The Shortest Self-Help Book You’ll Ever Need

June 6, 2011
  1. Life keeps presenting us with a choice between anxiety and depression. Choose anxiety; it passes. Depression hangs on. The anxiety is apprehension over breaking with routine ways of behaving and relating. When we break out of ruts, that anxiety passes. When we give in to routine out of fear, we feel helpless and that leads to feeling depressed.
  2. Take care of yourself; no one can do it for you. Only we can take responsibility for our health, our relationships and our family and work lives. When we don’t, others step in to do it. They fail, leaving us feeling intruded on and angry and them feeling helpless and resentful.
  3. The best gift you can give your children is to take care of yourself. That way, they won’t feel they have to and they can go about the business of growing up or being themselves.
  4. Relationships are not a matter of guesswork. In fact, when we rely on guessing what someone thinks and feels, we get worse at it over time. Ask! Find out what is going on. Speak up! Let your partner, or whoever the other person is, know what you think, feel and want.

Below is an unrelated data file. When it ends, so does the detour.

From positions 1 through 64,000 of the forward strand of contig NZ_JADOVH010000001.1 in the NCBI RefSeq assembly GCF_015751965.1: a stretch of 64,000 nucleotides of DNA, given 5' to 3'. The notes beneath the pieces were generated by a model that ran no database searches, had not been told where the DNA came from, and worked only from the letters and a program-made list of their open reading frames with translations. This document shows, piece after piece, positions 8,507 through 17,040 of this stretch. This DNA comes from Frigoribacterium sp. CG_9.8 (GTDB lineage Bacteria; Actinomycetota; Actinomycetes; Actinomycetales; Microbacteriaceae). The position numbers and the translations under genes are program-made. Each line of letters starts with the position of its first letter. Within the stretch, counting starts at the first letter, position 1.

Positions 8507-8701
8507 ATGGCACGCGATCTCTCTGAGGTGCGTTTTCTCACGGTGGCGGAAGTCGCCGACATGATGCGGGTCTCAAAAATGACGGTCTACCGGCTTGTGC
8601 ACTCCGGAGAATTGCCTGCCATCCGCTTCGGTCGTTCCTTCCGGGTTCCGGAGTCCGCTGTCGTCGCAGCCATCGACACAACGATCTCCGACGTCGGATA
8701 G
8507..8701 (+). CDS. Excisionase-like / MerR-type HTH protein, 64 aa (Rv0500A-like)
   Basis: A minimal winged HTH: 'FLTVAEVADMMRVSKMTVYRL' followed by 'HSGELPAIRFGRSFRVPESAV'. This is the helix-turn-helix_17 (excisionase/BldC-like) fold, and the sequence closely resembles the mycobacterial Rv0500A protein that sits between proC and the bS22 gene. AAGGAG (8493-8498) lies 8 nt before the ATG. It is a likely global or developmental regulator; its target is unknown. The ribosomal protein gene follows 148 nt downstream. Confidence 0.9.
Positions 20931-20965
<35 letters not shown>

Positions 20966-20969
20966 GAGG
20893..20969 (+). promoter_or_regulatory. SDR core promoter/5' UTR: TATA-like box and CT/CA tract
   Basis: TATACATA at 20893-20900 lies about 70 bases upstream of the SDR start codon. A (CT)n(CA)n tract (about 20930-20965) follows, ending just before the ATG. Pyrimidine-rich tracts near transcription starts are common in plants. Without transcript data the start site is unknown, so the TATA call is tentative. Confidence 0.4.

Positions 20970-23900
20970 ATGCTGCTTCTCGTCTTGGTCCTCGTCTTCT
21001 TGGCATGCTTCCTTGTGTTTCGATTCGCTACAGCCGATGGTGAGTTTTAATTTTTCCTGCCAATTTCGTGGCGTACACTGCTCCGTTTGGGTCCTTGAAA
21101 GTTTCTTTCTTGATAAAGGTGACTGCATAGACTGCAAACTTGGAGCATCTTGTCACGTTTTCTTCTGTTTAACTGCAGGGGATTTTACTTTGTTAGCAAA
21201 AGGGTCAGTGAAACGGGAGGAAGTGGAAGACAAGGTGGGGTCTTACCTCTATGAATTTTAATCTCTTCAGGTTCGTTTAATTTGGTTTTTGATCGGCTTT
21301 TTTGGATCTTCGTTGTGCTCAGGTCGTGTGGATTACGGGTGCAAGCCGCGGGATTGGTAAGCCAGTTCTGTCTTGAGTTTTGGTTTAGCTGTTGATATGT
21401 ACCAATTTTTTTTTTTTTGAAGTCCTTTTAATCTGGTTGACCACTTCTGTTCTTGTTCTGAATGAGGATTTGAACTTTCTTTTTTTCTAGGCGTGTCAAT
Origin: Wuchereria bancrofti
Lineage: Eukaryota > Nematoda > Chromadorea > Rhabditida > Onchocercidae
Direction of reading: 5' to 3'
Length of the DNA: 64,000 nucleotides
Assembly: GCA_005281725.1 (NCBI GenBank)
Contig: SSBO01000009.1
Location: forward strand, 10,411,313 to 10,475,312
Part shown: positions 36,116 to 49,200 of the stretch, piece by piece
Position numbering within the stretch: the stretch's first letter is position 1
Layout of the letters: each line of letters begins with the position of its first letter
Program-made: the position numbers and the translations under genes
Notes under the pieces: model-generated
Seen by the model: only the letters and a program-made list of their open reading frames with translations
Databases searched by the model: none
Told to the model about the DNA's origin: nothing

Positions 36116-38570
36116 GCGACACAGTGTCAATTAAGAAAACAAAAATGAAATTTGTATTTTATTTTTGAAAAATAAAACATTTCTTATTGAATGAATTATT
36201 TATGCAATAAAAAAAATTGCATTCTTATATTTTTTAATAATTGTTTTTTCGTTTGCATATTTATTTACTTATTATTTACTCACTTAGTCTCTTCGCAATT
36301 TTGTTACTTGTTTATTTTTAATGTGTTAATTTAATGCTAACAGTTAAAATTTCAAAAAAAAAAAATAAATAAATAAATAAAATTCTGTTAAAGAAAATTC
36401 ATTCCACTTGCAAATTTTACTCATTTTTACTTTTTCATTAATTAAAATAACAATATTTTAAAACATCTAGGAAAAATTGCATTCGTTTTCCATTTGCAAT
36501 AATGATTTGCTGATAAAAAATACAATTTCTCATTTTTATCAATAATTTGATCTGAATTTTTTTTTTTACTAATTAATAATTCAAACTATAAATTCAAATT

5. Depression arises from some combination of our biology and our emotional-interpersonal history. The emotional-interpersonal contribution to depression comes from feeling responsible for someone or something you have no control over. Give up the illusion of control.
  6. You can’t make anybody happy. Stop trying. Happiness for you and others is a by-product of living a deeply satisfying life.
  7. It cannot happen that only one person feels helpless in a relationship. The fact that you are feeling powerless doesn’t mean that your partner isn’t. Your partner feels helpless, even if it’s in a different way.
  8. The faster negative emotion rises and the higher it goes, the less it has to do with the present moment. Emotional elements of the distant past are being triggered. Take time to figure out what is setting you off.
  9. You can’t say “yes” to another until you can say “no.” Only when we are free from the compulsion to act or be certain way can we be genuinely responsive to others, particularly those closest to us.

Michael D’Antonio, PhD, is a Senior Staff Therapist at Council for Relationships’ Paoli Office. He can be reached at 610-889-0419.

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